operations or undertaking even if he is not suffering from serious business losses or financial reverses,
as long as he pays his employees their termination pay in the amount corresponding to their length of
service. It would, indeed, be stretching the intent and spirit of the law if we were to unjustly interfere in
management's prerogative to close or cease its business operations just because said business operation
or undertaking is not suffering from any loss.

In the present case, while petitioners did not sufficiently establish substantial losses to justify closure of
the business, its income statement shows declining sales in 1998, prompting the petitioners to suspend
its business operations sometime in March 1998, eventually leading to its permanent closure in
December 1998. Apparently, the petitioners saw the declining sales figures and the unsustainable
business environment with no hope of recovery during the period of suspension as indicative of bleak
business prospects, justifying a permanent closure of operation to save its business from further
collapse. On this score, we agree that undue interference with an employer's judgment in the conduct of
his business is uncalled for. Even as the law is solicitous of the welfare of employees, it must also protect
the right of an employer to exercise what is clearly a management prerogatives. As long as the
company's exercise of the same is in good faith to advance its interest and not for the purpose of
defeating or circumventing the rights of employees under the law or a valid agreement such exercise
will be upheld.[24]

In the event, under Article 283 of the Labor Code, three requirements are necessary for a valid cessation
of business operations, namely: (a) service of a written notice to the employees and to the DOLE at least
one (1) month before the intended date thereof; (b) the cessation of business must be bona fide in
character; and (c) payment to the employees of termination pay amounting to at least one-half (1/2)
month pay for every year of service, or one (1) month pay, whichever is higher.[25]

The closure of business operation by petitioners, in our view, is not tainted with bad faith or other
circumstance that arouses undue suspicion of malicious intent. The decision to permanently close
business operations was arrived at after a suspension of operation for several months precipitated by a
slowdown in sales without any prospects of improving. There were no indications that an impending
strike or any labor-related union activities precipitated the sudden closure of business. Further,
contrary to the findings of the Labor Arbiter, petitioners had notified private respondent[26] and all
other workers through written letters dated November 25, 1998 of its decision to permanently close its
business and had submitted a termination report to the DOLE.[27] Generally, review of labor cases
elevated to this Court on a petition for review on certiorari is confined merely to questions of law. But in
certain cases, we are constrained to analyze or weigh the evidence again if the findings of fact of the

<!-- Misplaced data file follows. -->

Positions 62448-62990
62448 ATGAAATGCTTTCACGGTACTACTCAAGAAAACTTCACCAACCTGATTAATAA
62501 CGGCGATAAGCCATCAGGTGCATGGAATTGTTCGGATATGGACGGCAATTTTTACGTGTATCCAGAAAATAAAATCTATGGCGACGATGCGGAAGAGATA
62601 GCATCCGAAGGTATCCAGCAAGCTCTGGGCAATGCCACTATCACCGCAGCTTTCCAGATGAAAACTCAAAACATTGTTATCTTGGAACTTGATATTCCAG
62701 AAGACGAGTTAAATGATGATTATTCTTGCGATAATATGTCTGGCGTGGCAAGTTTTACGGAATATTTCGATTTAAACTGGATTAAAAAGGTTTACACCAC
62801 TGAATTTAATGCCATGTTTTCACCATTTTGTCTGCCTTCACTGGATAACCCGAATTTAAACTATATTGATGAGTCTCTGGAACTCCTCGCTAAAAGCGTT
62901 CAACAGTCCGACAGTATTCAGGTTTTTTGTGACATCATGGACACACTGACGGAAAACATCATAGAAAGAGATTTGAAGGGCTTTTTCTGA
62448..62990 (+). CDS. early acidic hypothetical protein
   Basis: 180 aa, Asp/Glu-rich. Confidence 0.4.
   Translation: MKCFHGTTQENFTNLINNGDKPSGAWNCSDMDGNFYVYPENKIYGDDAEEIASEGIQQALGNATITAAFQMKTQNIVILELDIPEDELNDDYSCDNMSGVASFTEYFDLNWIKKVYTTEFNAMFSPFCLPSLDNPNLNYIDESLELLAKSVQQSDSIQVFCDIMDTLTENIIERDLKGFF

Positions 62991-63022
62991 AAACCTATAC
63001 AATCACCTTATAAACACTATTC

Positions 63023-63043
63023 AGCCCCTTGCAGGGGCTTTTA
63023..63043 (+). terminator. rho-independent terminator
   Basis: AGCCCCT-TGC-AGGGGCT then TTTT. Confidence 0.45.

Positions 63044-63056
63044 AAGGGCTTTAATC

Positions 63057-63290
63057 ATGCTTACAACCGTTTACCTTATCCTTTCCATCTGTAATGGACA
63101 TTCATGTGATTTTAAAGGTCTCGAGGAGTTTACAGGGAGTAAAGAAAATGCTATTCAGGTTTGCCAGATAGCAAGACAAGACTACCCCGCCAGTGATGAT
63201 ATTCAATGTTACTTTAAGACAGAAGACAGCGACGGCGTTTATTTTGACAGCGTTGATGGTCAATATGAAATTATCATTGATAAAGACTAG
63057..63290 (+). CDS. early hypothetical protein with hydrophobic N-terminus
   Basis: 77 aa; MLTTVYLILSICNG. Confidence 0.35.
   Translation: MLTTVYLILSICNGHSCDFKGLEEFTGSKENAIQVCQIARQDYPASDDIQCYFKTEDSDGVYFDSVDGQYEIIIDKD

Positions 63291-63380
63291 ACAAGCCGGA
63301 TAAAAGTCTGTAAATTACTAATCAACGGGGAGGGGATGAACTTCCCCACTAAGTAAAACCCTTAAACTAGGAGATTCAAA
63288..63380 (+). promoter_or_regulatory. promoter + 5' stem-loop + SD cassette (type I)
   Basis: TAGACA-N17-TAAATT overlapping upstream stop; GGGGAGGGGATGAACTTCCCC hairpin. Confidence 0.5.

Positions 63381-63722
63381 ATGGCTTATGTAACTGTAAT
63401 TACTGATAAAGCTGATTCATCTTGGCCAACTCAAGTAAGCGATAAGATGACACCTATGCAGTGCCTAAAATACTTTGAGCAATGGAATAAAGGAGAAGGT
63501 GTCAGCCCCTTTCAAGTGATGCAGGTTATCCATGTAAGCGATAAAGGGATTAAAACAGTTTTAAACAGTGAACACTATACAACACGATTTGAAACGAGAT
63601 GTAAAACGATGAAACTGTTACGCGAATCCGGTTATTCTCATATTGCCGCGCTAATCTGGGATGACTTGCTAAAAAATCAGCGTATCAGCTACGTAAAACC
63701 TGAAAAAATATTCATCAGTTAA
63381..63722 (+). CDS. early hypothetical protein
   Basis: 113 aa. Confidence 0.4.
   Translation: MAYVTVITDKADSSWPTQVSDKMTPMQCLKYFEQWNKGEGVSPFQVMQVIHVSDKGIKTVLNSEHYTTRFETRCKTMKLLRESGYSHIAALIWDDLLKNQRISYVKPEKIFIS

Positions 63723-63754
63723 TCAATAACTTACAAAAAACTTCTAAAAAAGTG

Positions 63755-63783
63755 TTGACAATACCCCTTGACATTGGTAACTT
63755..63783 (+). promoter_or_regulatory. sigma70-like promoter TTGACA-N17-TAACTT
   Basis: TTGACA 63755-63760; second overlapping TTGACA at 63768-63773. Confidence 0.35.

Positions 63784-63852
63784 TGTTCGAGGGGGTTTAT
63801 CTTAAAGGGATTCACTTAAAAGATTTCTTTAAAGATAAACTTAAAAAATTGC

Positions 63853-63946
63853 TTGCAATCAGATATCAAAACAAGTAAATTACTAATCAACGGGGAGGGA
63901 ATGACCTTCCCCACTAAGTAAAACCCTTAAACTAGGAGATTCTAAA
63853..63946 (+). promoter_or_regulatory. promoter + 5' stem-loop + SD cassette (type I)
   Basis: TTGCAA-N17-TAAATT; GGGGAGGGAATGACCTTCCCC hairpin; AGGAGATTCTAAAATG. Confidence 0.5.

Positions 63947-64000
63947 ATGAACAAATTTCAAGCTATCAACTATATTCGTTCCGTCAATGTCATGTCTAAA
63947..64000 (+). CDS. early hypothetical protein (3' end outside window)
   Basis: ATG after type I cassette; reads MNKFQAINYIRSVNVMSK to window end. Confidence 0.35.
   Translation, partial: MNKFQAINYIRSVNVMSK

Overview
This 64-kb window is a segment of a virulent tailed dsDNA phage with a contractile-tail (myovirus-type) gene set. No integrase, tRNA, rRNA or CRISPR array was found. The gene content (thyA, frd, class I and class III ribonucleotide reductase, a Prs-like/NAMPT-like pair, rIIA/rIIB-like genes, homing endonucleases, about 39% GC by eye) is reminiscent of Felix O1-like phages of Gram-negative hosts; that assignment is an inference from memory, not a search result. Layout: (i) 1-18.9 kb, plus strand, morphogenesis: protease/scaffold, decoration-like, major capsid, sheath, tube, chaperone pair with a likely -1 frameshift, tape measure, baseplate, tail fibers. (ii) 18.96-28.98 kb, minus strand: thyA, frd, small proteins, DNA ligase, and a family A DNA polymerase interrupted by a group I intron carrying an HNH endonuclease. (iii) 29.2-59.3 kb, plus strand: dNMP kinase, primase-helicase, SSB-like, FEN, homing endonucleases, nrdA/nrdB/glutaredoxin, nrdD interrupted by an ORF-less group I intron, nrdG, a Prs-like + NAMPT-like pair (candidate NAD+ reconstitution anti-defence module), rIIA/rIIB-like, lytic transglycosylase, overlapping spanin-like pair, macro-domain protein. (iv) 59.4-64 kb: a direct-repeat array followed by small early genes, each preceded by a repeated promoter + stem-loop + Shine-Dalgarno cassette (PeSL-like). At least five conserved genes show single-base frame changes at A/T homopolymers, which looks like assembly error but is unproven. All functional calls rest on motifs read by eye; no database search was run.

labor tribunals and the appellate court are in conflict, or not supported by evidence on record or the
judgment is based on a misapprehension of facts.[28]

In this case, we are persuaded that the closure of JAT's business is not unjustified. Further we hold that
private respondent was validly terminated, because the closure of business operations is justified.

Nevertheless in this case, we must stress that the closure of business operation is allowed under the
Labor Code, provided separation pay be paid to the terminated employee. It is settled that in case of
closure or cessation of operation of a business establishment not due to serious business losses or
financial reverses, the employees are always given separation benefits.[29] The amount of separation
pay must be computed from the time private respondent commenced employment with petitioners until
the time the latter ceased operations.[30]

Considering that private respondent was not illegally dismissed, however, no backwages need to be
awarded. Backwages in general are granted on grounds of equity for earnings which a worker or
employee has lost due to illegal dismissal.[31] It is well settled that backwages may be granted only
when there is a finding of illegal dismissal.[32]

The other monetary awards to private respondent are undisputed by petitioners and unrefuted by any
contrary evidence. These awards, namely legal holiday pay, service incentive leave pay and 13th month
pay, should be maintained.

WHEREFORE, the petition is given due course. The assailed Resolutions of the Court of Appeals in CA-
G.R. SP No. 60337 are AFFIRMED with the MODIFICATION that the award of P66,924.00 as backwages is
deleted. The award of separation pay amounting to P10,296.00 and the other monetary awards, namely
salary differentials in the amount of P1,066.00, legal holiday pay in the amount of P1,850.00, service
incentive leave pay in the amount of P925.00 and 13th month pay in the amount of P4,910, or a total of
P29,047.00 are maintained. No pronouncement as to costs.

SO ORDERED.